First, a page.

From there, Stephen Stearns (Yale) was called on to boast, “I think that the main take-home point is that evolution and medicine really do have things to say to each other, and some of these insights actually reduce suffering and save lives.”  Yet it could be argued that the evolutionary explanation is little more than a story tacked on to the end, with more entertainment value than explanation.  For centuries, doctors made major gains in reducing suffering and saving lives without even thinking of evolution.
  4. Fish morality:  Why do cleaner fish survive?  Cleaner fish are small species of fish that swim into the jaws of big fish and pick off the parasites – a remarkable case of mutualistic symbiosis.  The explanation: they play Robin Hood.  PhysOrg entertained readers with a kind of morality tale, an Aesop’s Fable of sorts: “Cleaner fish show it pays to be selfless.”  It’s a story about cheaters and punishers, lovers and wanderers, dictators and servants.  The morality tale gets undermined, however, with this line: “This study raises the possibility that ‘Robin Hood’ type behaviour might be less charitable than we think.”  Certain conservative talk show hosts might agree, but is it really adding anything to our scientific understanding to portray fish as actors in a morality drama?  Can fish even have a sense of self, or learn lessons about the benefits of selflessness?  Does this explanation do anything more than project our own human sensibilities on dumb fish?  Every child’s storybook does that sort of thing.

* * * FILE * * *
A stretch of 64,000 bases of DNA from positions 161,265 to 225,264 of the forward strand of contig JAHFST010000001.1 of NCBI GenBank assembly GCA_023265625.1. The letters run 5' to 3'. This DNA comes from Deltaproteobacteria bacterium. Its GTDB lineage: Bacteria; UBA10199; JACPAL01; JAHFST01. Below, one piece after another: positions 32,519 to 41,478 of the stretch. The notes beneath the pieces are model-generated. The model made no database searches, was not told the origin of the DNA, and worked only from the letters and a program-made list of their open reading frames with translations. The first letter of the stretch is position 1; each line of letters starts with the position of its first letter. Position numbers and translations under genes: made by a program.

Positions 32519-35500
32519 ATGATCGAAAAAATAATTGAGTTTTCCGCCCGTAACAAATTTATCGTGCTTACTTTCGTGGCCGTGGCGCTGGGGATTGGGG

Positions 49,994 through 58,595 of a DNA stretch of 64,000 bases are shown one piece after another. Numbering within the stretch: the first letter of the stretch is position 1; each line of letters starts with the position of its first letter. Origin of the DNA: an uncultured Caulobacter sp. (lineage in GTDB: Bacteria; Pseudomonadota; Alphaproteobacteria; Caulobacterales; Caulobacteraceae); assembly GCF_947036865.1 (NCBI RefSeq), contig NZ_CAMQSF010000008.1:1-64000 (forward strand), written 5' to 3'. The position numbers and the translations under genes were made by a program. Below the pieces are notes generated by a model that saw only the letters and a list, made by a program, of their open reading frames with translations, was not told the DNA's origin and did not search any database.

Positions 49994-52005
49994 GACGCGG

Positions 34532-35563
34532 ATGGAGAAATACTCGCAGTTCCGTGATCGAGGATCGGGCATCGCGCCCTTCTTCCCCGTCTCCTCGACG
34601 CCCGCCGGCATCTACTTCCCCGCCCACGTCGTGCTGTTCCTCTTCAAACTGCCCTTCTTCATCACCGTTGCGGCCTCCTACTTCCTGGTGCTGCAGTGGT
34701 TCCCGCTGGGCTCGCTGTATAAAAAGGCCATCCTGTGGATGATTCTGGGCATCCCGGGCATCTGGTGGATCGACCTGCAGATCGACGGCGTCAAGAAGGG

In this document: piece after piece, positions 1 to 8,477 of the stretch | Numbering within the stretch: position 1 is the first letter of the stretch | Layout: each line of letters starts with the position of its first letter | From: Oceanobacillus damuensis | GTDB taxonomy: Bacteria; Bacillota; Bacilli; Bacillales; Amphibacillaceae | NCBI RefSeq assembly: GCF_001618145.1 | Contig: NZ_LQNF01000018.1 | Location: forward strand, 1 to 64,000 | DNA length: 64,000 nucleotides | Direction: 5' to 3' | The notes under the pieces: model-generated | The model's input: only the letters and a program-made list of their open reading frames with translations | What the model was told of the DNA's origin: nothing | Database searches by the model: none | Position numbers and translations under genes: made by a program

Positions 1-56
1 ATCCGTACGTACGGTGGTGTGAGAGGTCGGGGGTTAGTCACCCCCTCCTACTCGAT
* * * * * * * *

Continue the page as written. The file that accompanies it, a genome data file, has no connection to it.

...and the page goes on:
The scientists at Zoological Society of London think this is science: “The next stage of the research will concentrate on the threat posed to male fish by similar sized females who can undergo sex changes and ultimately challenge their authority.”  I.e., they believe their explanation is testable.  But then, even the plot in a video game is testable.  You can change the rules or starting conditions of the game and watch the outcome.  That doesn’t mean the game wasn’t designed.  And it doesn’t mean you have generated new knowledge about nature when you have confirmed an anthropomorphism.